Paul Scally

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Paul Scally
Paul Scally with Playoff trophy.JPG
Born 1955 (1955) /1956
London
Nationality English
Occupation Chairman of Gillingham F.C., former owner of a photocopier company
Spouse(s) 1. Ellen
2. Lisa Marie
3. Sarah
Children Adam, Max, Jay, Sam (deceased), Elliot (deceased), Eady-Beau, one other daughter

Paul Damien Phillip Scally (born 1955/1956)[1] is a London-born businessman who has been the chairman of association football club Gillingham since 1995.

Career[edit]

Scally had become wealthy through the sale of a photocopier business before he bought the "Gills" for the sum of £1 in 1995, taking the club out of administration shortly before they would have been placed in liquidation. Prior to buying the club he had been a fan of Millwall, a club regarded by fans of the "Gills" as among their fiercest rivals. His tenure has witnessed the most successful period in the club's history, with three promotions, three Wembley play-off finals and four FA Cup victories over top division opponents, and their highest league finish of 11th in the Championship. The last few seasons have seen less success on the field with two relegations returning them to League Two.

He has also overseen the radical redevelopment of the club's once crumbling Priestfield Stadium, with three new permanent stands and one temporary one transforming it into an all-seater arena, together with other non-footballing facilities such as a banqueting suite. The club's fortunes both on and off the pitch took a downhill turn from about 2004, arising mainly from an overspend on the new stands and facilities and the loss of anticipated income following the collapse of ITV Digital.

Scally is the sole owner of Priestfield Developments Ltd., a company formed in 2007 with the sole purpose of purchasing Gillingham's Priestfield Stadium for £9.8m as part of the restructuring of the club's debts.

Controversy[edit]

Scally has often shown himself to be unafraid of taking controversial positions. For example, he has made no secret of his desire to relocate the club, possibly to a location away from the Medway Towns (though still within Kent), saying "The future of this football club is not at this stadium and everyone accepts that is a fundamental point."[2] He dismissed manager Tony Pulis immediately after he led the team to a Wembley play-off final in 1999, which brought about a protracted court dispute. He has also become involved in a number of disputes, most notably with several other Football League clubs over player-transfer disputes, the Kent Messenger Group of newspapers (whose reporters he banned from the ground for several years, but who now sponsor the 'Medway Stand'); and Alan Liptrott, ex-chairman of the Gills Independent Supporters Club, with whom he had several very public disagreements, the largest over the ownership of an internet domain name, which led to Scally imposing a lifetime ban from Priestfield on Liptrott.[3][4][5] However, on 8 February 2007, Scally unexpectedly lifted the ban after approximately six years.[6]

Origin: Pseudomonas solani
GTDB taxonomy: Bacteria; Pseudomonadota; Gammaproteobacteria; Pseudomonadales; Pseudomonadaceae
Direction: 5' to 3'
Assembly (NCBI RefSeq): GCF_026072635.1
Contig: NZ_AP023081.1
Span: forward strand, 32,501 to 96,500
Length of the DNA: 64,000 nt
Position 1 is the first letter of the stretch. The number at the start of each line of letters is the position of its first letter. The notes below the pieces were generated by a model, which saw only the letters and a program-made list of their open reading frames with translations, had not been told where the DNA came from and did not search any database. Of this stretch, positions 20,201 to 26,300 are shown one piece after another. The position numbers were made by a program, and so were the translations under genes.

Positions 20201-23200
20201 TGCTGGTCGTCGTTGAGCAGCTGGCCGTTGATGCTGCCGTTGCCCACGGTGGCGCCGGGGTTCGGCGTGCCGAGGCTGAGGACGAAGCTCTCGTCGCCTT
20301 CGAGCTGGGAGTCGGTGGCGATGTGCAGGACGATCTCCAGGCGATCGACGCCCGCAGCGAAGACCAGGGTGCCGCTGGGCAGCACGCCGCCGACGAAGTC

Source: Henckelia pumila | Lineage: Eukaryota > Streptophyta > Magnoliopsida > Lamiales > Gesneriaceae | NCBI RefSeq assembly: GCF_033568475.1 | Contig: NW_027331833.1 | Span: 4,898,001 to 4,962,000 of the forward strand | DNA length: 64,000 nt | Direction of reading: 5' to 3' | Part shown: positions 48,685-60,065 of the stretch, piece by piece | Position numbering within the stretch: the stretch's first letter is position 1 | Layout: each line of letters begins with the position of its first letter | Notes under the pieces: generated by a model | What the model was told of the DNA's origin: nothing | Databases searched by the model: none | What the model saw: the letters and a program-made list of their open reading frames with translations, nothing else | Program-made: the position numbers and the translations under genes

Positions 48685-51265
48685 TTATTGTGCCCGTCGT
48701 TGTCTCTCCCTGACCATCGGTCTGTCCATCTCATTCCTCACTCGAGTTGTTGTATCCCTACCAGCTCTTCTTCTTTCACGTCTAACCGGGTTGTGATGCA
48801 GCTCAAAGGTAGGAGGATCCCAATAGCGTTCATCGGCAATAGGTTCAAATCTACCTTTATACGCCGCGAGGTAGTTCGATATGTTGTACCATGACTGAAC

Personal life[edit]

As of 2009, Scally resides in Dubai.[7] He has been married four times and has had seven children. One of his sons died after a fall at the age of one, and another of a heart defect in 2003 at the age of 16 weeks.[8][9] His surviving children comprise two daughters and three sons. His son Max (born 29 January 1991) was jailed for two years for causing grievous bodily harm in January 2009, however, this was later shortened by London's Court of Appeal as it was seen as "too severe".[citation needed] His other sons are Jay and Adam, who has worked as editor of Gillingham's matchday programme.[1][9][10]

References[edit]

  1. ^ a b Howard, Steven (25 January 2003). "Sven chatted up my girl". The Sun (London). Retrieved 26 January 2009. 
  2. ^ Cawdell, Luke (15 May 2006). "Scally: My future rests on stadium plans". Retrieved 8 February 2009. [dead link]
  3. ^ "Footymad" (30 June 2001). "Scally Bans GSC". Retrieved 22 December 2006. 
  4. ^ Football Fans Census (unknown date). "Fans Comments on Banning from Grounds". Retrieved 22 December 2006. 
  5. ^ Kelso, Paul (15 February 2002). "Scally's rocky road to Highbury". The Guardian (London). Retrieved 22 December 2006. 
  6. ^ "Liptrott 'stunned' as Priestfield ban is lifted". kentonline.co.uk. 8 February 2007. Retrieved 8 February 2009. [dead link]
  7. ^ "Scally: I'm still in charge". kentnews.co.uk. 10 August 2008. Retrieved 8 February 2009. [dead link]
  8. ^ "Gills chairman ties the knot". kentnews.co.uk. 7 August 2006. Retrieved 26 January 2009. [dead link]
  9. ^ a b Malley, Frank (2000). "Scally optimistic of cup success against Chelsea". Irish Examiner. Retrieved 26 January 2009. [dead link]
  10. ^ "Son of Gillingham FC chairman Paul Scally is jailed for GBH". mirror.co.uk. 27 January 2009. Retrieved 8 February 2009.